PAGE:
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By Jennifer Richardson
I remember complaining to my mom during a conversation about small town living while I was a high school student. Most of the discussion centered on my frustration with feeling like no one could make a move that others did not observe and report–and embellish if the details were not interesting enough.

It was just a part of small town life she assured me. There are really wonderful things about small town living as well she said. I mentioned there was nothing much to do, and we had to drive to have any fun. After a few more ideas were exchanged I left the discussion unconvinced. I couldn’t wait to shake the small town dust off my feet and run straight into the future.

A few years later I went off to college and received my first lesson in small town appreciation. I took a music class and it was challenging. I had a flashback to the woman who always played the piano for our choral concerts, and how she always listened so attentively to me. Ruth knew I could not read music but I loved to sing. On her own time, she plunked out melodies on her piano keys over and over to get me ready for music contest. Her eyes lit up and then crinkled and disappeared when she smiled; she had that rare quality that made me feel like every word I uttered was important. She was one of many people from my small town who took time out of their own lives to help. I was one of the local kids, so I was one of her own.

Years later when my own children were babies I moved back to my hometown. My brother and his family lived there at the time as well. We traded babysitting. On Monday night we took their little ones, and on Tuesday nights they took ours. Neither of us had to pay for childcare and we each enjoyed an evening out. I now understand that relationships like that are rare outside of the security of those we grew up with.

 A few years after that my family and I had moved three hours downstate so my husband could attend graduate school. We were living on a shoestring budget and we were dismayed to find I would need to have surgery. Our former pastor from our small hometown heard about our challenges and made multiple trips to our home to deliver loads of groceries. We were humbled and grateful to understand how much those hometown connections meant.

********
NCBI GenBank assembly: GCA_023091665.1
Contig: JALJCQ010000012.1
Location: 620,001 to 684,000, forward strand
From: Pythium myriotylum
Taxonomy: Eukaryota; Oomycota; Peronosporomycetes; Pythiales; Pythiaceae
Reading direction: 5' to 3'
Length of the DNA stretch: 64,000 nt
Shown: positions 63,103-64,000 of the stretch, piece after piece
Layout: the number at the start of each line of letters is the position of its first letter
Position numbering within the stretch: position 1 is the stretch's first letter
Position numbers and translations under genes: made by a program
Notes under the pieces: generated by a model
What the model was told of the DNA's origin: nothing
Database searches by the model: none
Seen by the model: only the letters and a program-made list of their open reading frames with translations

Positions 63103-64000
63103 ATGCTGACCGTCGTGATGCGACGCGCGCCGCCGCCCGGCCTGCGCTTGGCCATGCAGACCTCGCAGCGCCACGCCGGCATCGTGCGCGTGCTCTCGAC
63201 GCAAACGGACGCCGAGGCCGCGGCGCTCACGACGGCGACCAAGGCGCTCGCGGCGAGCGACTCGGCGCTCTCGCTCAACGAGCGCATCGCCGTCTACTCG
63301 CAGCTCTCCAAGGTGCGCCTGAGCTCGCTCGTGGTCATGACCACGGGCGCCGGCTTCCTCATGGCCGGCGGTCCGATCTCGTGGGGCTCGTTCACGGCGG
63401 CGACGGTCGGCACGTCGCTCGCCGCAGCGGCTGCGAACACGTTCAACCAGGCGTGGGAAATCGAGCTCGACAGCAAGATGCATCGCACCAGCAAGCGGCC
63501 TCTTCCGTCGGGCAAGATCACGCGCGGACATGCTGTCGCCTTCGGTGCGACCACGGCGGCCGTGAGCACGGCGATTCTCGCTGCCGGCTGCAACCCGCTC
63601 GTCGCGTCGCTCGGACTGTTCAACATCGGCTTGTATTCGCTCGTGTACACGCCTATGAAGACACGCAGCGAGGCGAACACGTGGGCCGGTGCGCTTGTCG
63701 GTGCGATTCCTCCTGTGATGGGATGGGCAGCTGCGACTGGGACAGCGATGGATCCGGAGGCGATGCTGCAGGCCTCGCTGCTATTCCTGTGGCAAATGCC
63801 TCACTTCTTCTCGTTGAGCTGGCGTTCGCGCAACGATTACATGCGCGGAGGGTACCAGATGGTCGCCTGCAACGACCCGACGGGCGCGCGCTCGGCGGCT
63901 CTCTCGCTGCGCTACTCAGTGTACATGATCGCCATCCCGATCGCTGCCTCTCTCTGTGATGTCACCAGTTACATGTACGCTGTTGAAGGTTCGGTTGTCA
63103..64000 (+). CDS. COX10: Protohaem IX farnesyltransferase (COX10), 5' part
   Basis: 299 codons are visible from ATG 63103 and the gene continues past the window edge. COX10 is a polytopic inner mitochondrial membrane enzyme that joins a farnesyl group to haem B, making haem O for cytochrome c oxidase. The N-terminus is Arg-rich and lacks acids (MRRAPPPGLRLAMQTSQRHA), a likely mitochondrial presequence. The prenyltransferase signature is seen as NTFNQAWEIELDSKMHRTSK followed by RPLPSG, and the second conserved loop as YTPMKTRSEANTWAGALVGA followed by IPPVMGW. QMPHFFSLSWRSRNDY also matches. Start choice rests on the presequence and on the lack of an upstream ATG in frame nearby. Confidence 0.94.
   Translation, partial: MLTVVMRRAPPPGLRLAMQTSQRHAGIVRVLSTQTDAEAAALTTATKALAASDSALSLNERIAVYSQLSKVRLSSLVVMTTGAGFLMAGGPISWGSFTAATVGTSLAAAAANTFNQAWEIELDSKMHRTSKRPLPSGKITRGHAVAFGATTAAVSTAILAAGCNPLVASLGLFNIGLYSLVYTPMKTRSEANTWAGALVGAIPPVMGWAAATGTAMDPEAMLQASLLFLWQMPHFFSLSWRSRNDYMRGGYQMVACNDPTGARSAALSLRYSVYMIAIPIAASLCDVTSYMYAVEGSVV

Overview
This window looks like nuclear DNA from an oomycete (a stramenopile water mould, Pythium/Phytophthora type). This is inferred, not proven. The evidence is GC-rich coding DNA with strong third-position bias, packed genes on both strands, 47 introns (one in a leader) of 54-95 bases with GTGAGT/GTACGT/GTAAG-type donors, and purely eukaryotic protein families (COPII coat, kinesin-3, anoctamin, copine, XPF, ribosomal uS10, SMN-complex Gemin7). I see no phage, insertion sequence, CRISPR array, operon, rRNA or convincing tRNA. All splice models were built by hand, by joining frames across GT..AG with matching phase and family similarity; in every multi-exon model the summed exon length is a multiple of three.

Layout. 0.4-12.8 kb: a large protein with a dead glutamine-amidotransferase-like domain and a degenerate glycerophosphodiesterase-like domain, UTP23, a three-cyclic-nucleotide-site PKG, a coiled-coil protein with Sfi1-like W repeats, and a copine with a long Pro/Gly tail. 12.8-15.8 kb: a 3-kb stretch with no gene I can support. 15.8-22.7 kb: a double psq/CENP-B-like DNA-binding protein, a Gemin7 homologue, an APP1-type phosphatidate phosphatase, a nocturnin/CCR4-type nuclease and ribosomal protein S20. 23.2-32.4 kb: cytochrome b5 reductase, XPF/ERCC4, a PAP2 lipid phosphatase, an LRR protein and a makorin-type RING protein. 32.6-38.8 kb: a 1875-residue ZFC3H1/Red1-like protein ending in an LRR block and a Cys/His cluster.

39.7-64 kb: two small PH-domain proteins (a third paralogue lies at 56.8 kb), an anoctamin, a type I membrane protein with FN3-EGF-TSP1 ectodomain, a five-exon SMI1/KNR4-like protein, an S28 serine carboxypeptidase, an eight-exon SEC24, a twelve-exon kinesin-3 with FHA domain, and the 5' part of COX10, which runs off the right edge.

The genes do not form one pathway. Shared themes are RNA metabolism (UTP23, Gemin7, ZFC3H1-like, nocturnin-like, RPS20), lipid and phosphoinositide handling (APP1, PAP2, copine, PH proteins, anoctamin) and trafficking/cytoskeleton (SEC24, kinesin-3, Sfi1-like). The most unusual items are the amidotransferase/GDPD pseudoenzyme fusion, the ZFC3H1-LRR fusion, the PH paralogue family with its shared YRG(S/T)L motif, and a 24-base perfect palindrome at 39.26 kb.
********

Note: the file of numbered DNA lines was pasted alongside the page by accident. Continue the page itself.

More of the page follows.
In 2015 I attended a class reunion; I couldn’t wait to see how people had changed. Twenty five years had slipped through the hourglass since we threw our caps into the air and headed out into the world as the TCHS class of 1988, confident we knew everything we needed to know. As we reconvened, I could see bits and pieces of the small town people I knew, and I saw the best in all of them. The hugs, the connections, the touching base and catching up, in just a few hours it pulled their lives right into mine. Old memories and new ones were happy companions. We had stepped past the petty disagreements, the differences, and the many directions our lives have taken, into that beautiful place where it is simply enough that we share a collective history. We enjoyed each other and were invested in each other’s lives simply because of our upbringing on the same little patch of earth in Tuscola, Illinois.

I was uplifted by the company and proud to have been a part of a childhood that included a small town experience and the strong bond that forms over time while you don’t even notice.

The wonderful things about a small town life are now what I focus on when I drive into town. Fundraisers to help those in desperate need, coming together in joy or tragedy, committed civic organizations, even dropping off a meal when it is needed, these are the predictable movements of a connected community. Small towns gather together to offer comfort, support, and well wishes for the happiness of any of their own. Classmates and friends battle illnesses and challenges together, strengthened by the bonds that form when everyone knows everyone. We have a common identity, a close association and an understanding of our history that is unique to us, which makes us a family.

It took some time to understand, but the older I become the more I appreciate what my mom was trying to say. I am sure that big cities have their great qualities, but small towns are amazing blessings. We all listen, love, give, and help—knowing that someday it may be our turn to be in need. Yes, we know each other’s business, and ultimately we take care of each other’s business. Each time I think of Tuscola I remember, small towns make big hearts, and I realize the life-changing gratitude in learning to love coming home.

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